I had just finished a home visit with a family on my caseload on a cold, late-January evening. After leaving, I noticed I had a voicemail on my phone. The number was a restricted number. I listened to the message, assuming it was my aunt, the only person I knew who had a restricted number.
The voice on the other end was not my aunt. It was my father.
I had finally gotten the nerve to mail him the letter just the week before. I had updated it to include my phone number and email address, and providing a new mailing address. He had emailed me and called me on the very day he received the letter.
We talked for about thirty minutes. He asked me about pictures he had seen online - it turns out he had been keeping tabs on me all these years, just waiting for me to contact him. He told me several times how proud he is of me. We spent the next several days emailing each other. I finally got the questions I had wanted answered for twenty years, answered. I heard his side of how things went down between he and my mother. His only remaining family is a sister and some nephews and nieces, and I am his only child. He married soon after things ended with my mother, but they divorced and he has not married since. He is very nomadic, having moved from state to state simply for the hell of it, because he gets tired of living somewhere. He emailed me a picture of himself so I would know what he looked like. Turns out we are almost carbon copies of each other. After hearing his side of events, and seeing how much we looked alike, so many of my childhood issues finally seemed to be making sense. No wonder my mom treated me the way she did when I was a child - we look so much alike, I was a constant reminder of decisions and days that she would rather have forgotten. When he asked, I was honest (well, to a point) about what my mother had told me about him. What really amazed me, is that after years of being told by her that he was practically the devil incarnate, and never having a nice thing to say about him, he has not once said anything negative about her. In fact, his advice was to never stop loving my family, and not let myself be consumed by hatred, because he's been down that road and it ruined him. He still views my mother as "the one that got away", and says that the day that she walked out on him, with me in her arms, is the hardest thing he's ever been through.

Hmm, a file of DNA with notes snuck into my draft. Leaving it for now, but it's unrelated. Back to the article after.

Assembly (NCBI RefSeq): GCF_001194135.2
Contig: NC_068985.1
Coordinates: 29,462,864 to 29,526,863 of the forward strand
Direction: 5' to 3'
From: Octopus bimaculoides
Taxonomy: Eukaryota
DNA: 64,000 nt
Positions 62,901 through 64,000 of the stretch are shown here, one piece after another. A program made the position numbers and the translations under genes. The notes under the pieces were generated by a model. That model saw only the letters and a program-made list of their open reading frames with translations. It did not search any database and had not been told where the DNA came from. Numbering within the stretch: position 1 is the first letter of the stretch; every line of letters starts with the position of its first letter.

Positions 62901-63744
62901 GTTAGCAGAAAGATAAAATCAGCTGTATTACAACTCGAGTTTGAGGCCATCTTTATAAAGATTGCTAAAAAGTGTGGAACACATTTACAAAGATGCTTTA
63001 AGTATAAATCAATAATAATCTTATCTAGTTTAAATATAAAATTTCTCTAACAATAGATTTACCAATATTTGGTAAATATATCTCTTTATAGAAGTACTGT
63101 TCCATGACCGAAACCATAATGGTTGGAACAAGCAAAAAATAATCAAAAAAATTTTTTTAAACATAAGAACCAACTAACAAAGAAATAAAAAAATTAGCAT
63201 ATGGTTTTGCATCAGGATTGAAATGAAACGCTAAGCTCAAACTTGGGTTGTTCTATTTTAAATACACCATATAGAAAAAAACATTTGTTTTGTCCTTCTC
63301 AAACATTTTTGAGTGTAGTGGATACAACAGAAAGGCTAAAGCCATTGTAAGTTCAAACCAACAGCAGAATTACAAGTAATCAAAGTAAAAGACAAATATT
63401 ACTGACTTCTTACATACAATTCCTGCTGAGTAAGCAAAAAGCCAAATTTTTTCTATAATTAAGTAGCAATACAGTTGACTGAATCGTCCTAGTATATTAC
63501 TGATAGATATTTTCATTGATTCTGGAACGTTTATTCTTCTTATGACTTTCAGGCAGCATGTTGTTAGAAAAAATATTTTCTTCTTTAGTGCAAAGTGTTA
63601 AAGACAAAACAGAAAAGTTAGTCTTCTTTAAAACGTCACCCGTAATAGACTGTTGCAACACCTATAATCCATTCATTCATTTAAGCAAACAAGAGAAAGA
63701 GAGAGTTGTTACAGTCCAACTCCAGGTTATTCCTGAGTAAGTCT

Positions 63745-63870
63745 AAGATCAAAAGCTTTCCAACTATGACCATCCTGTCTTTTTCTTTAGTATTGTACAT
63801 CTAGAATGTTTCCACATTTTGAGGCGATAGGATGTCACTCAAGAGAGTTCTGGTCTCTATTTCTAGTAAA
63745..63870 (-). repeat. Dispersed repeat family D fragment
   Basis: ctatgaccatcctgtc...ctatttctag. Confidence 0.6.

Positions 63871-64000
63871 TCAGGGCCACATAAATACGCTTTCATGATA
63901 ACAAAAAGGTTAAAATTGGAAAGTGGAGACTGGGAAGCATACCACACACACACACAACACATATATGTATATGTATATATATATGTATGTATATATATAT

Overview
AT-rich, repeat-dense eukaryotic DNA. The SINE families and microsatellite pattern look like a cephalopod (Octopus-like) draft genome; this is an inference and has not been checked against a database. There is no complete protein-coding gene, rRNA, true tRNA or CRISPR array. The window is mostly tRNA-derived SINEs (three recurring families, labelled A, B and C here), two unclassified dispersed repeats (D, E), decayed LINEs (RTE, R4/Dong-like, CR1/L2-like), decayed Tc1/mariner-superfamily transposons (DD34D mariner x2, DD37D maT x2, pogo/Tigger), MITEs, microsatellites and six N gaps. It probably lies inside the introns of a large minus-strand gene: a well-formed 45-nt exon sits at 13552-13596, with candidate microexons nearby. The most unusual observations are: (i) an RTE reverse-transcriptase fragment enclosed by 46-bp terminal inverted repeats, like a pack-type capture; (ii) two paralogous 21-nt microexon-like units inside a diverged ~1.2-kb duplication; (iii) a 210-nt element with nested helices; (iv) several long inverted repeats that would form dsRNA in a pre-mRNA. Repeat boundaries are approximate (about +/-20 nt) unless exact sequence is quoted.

January had already been a whirlwind month. By this point in the month, I had already gone on several dates with a beautiful girl whom I was very attracted to. We initially met up at Barnes and Noble. We talked for four hours straight. Throughout the course of the month, she stated that she was very interested in me, but was wanting to take it slow because I'm her first post-divorce dating experience. I, of course, was perfectly okay with taking things slowly, as I haven't been in a relationship since 2007, and didn't want to jump into anything myself. I had also just passed my licensing exam, making me an official LMSW. And my roommate and I had just obtained approval on a house for rent, and would be moving at the first of March. I would no longer be sleeping on a couch. I would have my own space. Be able to get my own furniture. Be able to get all of my stuff back out of storage. For the first time in a long time, I felt good about my life. I was excited that so many things seemed to finally be coming together at once. I was relieved that my father was receptive to connecting with me, and that I had found a girl I thought I could potentially be happy with. But yet, so much was changing in my life, in just one month, that I was apprehensive. Waiting for the other shoe to drop. After all, it would seem that nothing positive ever lasts for long when it concerns me. The other shoe always finds a way to drop. And so, I waited. And hoped I was wrong.